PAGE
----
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Finding Lane Lines on the Road

Udacity - Self-Driving Car NanoDegree

Combined Image


When we drive, we use our eyes to decide where to go. The lines on the road that show us where the lanes are act as our constant reference for where to steer the vehicle. Naturally, one of the first things we would like to do in developing a self-driving car is to automatically detect lane lines using an algorithm.

In this project we detect lane lines in images using Python and OpenCV.

1. Pipeline:

The pipeline broadly consists of 5 steps. The output after each stage is shown:

  1. The images are converted to grayscale:


  1. Gaussian Smoothing is applied with a kernel size of 5.


  1. Canny Edge detection is used next with low and high thresholds 50 and 150 respectively.


  1. We specify a Region of interest (RoI) and mask all the values of the image returned by the previous step outside this RoI as 0. Hough transform is then applied on top of the masked output to get the detected lines. However, these lines are disjoint on either side and we so, modify the drawLines() functions (explained later) to extrapolate the detected lines so that they form one continuous chunk on both sides.


  1. Finally, we superimpose this on top of the image to get the final result.


As mentioned in Step 4 above, Hough transform returns various lines which are discontinuous on either side. But we want a single lane line. There are various ways to do this. The approach I followed was to first identify the lane line with the maximum length on both sides. We already specify the RoI and using the RoI vertices, we identify the top horizontal line and the bottom horizontal line. Then, we find the intersection of the largest left and right lane lines with both the top and bottom horizontal lines. An example is shown below:

draw lines

The Project

If you have already installed the CarND Term1 Starter Kit you should be good to go! If not, you should install the starter kit to get started on this project.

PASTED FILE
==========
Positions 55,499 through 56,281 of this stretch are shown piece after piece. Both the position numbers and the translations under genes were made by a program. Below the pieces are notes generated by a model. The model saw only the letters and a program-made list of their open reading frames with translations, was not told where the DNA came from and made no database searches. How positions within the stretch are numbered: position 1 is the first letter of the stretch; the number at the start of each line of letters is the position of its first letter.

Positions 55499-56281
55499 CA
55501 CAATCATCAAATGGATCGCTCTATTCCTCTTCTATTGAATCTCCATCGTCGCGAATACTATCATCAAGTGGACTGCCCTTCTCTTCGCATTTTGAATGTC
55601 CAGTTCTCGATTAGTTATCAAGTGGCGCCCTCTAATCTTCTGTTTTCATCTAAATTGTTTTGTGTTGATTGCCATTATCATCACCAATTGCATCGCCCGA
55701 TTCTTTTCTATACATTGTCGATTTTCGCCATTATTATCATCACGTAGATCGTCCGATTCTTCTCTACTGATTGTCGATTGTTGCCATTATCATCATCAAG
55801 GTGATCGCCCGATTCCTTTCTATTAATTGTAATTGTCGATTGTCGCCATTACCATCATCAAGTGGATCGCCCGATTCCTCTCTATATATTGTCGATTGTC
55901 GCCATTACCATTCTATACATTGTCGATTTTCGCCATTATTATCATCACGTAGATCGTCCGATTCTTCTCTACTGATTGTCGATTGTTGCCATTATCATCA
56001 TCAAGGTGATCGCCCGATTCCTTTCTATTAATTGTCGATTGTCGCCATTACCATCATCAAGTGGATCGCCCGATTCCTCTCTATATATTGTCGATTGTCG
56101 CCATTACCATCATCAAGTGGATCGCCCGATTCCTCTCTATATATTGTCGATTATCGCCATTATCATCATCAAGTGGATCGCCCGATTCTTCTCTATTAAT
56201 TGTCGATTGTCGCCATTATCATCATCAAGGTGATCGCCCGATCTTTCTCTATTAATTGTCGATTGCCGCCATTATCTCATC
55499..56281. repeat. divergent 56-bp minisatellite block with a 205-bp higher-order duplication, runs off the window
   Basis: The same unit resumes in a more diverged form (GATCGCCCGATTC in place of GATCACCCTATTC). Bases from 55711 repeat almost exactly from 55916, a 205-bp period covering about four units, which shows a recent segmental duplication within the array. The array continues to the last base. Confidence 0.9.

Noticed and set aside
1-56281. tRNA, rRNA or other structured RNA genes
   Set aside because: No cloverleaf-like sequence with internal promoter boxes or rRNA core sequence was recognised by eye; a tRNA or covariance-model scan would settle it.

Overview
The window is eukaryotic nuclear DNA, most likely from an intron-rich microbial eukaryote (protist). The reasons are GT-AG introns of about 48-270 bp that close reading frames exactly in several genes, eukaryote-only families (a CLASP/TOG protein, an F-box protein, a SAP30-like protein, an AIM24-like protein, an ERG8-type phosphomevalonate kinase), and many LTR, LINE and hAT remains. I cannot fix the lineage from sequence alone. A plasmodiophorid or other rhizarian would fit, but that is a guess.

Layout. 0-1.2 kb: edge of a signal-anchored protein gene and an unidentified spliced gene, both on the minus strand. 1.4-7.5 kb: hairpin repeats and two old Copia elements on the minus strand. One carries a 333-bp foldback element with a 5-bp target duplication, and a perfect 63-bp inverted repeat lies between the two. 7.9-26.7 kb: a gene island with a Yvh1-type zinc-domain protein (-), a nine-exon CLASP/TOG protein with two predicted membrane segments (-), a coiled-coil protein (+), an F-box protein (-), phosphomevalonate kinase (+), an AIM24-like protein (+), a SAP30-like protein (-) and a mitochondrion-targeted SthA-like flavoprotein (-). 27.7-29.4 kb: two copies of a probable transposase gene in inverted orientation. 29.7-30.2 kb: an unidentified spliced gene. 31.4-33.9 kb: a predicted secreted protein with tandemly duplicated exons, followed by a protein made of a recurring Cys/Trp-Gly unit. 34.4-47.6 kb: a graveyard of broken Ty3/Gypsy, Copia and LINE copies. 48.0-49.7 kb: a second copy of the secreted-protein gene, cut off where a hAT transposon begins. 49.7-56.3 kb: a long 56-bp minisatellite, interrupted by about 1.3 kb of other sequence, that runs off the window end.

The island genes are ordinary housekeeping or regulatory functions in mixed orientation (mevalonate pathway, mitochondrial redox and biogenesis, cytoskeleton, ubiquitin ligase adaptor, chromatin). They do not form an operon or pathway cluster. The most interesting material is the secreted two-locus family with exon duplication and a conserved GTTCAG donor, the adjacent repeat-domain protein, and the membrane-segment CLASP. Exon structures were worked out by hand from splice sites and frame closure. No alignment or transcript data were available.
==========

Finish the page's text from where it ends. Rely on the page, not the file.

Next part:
Step 1: Set up the CarND Term1 Starter Kit if you haven't already.

Step 2: Open the code in a Jupyter Notebook

You will complete the project code in a Jupyter notebook. If you are unfamiliar with Jupyter Notebooks, check out Udacity's free course on Anaconda and Jupyter Notebooks to get started.

Jupyter is an Ipython notebook where you can run blocks of code and see results interactively. All the code for this project is contained in a Jupyter notebook. To start Jupyter in your browser, use terminal to navigate to your project directory and then run the following command at the terminal prompt (be sure you've activated your Python 3 carnd-term1 environment as described in the CarND Term1 Starter Kit installation instructions!):

> jupyter notebook

A browser window will appear showing the contents of the current directory. Click on the file called "P1.ipynb". Another browser window will appear displaying the notebook. Follow the instructions in the notebook to complete the project.


The code for my submission to the first project of Udacity's Self-driving Car Nanodegree Program








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